Thus it is claimed that the former French colony of Cochin-China consists of territories belong to Cambodia. Evidence to that effect is not lacking. From an archaeological point of view, the existence of towers, bronze stone statues, inscriptions, religious edifices, brick shrines, steles, etc., proves beyond all question the presence of Cambodians in those parts. In addition to such archaeological evidence, the old maps of Indo-China (those compiled in 1593 and 1638, the map drawn by Father De Rhodes in 1650, Robert’s map of Indo-China dating from 1717, Durville’s map of Indo-China published in 1755, etc.), as well as various documents written either in the Khmer or the Annamite languages or in French, confirm Cambodia’s sovereignty over the Cochin-China territories. (See plate No. 1). With reference to demography and ethnography, the population of Cochin-China include over half a million active, courageous patriotic Khmers with the same traditions, customs, and way of life as their brothers in Cambodia, and speaking the same language. As for religion is concerned, the typically Khmer character of Cochin-China is apparent form the existence of several hundreds of Cambodian pagodas and numerous Pali schools, which in 1940 were distributed as follows:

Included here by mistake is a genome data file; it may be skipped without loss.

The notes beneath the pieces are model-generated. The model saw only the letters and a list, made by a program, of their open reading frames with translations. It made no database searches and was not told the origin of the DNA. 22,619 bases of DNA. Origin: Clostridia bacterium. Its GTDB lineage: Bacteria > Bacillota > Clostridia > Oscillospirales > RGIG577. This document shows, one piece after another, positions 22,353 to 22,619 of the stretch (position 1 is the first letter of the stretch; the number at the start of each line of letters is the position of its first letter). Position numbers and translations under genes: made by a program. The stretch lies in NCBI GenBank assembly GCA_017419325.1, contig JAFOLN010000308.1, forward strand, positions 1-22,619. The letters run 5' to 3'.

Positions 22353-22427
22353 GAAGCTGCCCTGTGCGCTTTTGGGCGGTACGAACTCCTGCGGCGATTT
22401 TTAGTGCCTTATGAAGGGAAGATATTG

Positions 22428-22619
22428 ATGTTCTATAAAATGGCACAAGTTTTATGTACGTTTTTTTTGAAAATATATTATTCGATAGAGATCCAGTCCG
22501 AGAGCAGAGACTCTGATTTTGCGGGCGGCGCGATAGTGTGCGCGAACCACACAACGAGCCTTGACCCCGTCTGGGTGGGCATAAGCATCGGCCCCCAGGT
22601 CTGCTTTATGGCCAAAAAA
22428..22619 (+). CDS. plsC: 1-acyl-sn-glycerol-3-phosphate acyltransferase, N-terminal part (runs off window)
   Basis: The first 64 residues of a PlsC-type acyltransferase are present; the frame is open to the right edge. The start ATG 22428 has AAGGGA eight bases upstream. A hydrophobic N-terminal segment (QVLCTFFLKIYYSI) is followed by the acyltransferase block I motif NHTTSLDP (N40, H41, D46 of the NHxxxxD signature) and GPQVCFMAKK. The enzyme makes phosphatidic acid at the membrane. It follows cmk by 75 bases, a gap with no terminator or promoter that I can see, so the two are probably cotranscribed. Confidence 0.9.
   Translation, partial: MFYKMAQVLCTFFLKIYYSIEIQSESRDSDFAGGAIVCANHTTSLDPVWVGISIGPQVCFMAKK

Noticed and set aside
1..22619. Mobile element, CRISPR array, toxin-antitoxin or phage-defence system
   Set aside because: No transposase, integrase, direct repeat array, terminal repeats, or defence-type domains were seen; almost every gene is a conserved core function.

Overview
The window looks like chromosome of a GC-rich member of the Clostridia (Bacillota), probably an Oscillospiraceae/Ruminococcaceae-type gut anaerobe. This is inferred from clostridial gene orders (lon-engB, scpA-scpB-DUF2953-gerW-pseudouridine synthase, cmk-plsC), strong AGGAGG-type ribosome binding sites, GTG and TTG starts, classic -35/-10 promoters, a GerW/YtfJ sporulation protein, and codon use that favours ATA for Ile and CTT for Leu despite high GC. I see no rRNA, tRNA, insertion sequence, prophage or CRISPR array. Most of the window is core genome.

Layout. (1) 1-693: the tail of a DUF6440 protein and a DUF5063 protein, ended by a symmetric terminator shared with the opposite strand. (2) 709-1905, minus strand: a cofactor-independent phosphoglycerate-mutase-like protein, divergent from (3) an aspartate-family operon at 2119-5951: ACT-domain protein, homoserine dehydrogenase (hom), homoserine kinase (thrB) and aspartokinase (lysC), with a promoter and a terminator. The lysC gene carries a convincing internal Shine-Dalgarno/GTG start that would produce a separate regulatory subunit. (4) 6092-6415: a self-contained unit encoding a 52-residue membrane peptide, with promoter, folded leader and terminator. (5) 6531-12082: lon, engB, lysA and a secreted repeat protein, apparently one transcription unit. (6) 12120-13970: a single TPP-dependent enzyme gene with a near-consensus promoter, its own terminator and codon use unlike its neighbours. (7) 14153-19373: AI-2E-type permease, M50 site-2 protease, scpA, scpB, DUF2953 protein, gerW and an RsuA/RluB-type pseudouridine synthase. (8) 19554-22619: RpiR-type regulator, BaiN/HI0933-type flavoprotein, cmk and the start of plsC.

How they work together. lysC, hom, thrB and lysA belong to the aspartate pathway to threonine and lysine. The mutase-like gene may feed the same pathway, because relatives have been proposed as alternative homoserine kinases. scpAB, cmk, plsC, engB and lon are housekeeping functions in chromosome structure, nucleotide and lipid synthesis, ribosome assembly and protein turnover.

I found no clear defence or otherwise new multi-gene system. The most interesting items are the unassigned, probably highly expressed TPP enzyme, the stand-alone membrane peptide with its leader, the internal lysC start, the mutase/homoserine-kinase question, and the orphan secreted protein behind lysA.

|Province||Number of Pagodas||Number of Pali Schools|